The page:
This section is from the book "A Manual Of Weeds", by Ada E. Georgia. Also available from Amazon: A Manual Of Weeds.
Native. Annual. Propagates by seeds.
Time of bloom: June to September.
Seed-time: July to October.
Range: Maine to Minnesota and southward to Florida, Alabama, and Arkansas. Habitat: Gardens, lawns, fields, roadsides.
A low, widely spreading, nearly prostrate weed, the stems three to ten inches long, branching by many forkings; the whole plant finely hairy, at least when young. Leaves many and crowded, a quarter-inch to a half-inch long, narrowly lance-shape, sessile or tapering to very short petioles. Flowers greenish and so minute as to be hardly noticeable, sitting sessile in the forks in small clusters; they are without petals, but have a five-parted calyx, two stigmas, and two or three, occasionally five, stamens. Each blossom produces but one seed, the small, plump, globose utricle protruding beyond the calyx-lobes.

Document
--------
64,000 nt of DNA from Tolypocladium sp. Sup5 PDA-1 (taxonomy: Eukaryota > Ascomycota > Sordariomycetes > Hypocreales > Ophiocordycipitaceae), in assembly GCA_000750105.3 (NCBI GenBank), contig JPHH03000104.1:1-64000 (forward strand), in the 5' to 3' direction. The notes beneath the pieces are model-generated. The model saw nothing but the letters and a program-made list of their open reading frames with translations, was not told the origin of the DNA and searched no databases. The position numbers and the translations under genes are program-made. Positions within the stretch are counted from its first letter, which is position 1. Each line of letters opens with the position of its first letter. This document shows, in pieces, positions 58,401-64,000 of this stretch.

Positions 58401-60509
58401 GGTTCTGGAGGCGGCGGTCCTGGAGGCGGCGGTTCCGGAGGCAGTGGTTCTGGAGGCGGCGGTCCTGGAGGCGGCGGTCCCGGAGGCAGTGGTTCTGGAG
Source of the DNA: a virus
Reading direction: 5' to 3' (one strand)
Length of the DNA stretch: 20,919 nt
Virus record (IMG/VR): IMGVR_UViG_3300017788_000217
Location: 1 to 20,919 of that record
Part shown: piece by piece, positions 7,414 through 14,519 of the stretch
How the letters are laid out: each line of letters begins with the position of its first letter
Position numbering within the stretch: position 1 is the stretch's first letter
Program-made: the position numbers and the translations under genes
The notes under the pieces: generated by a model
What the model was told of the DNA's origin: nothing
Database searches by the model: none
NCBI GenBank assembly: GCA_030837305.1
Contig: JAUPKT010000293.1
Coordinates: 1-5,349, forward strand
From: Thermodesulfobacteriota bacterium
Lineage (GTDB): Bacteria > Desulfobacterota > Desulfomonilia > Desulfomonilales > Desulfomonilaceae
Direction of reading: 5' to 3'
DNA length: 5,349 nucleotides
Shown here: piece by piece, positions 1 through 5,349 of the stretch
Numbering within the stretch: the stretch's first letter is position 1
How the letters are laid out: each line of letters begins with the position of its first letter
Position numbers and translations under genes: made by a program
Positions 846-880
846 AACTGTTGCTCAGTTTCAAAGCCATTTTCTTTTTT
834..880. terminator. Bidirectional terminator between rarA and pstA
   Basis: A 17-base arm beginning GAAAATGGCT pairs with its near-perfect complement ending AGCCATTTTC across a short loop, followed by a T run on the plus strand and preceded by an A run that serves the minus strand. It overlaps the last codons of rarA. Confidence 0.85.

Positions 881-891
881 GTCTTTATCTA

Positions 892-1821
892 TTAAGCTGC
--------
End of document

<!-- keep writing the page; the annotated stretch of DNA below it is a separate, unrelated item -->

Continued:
Prevent seed development by early and frequent hoe-cutting. Forked Chickweed, like Common Chickweed, may be killed with a spray of Iron sulfate or Copper sulfate if taken just before or during its first bloom, when it is most tender and more or less hairy.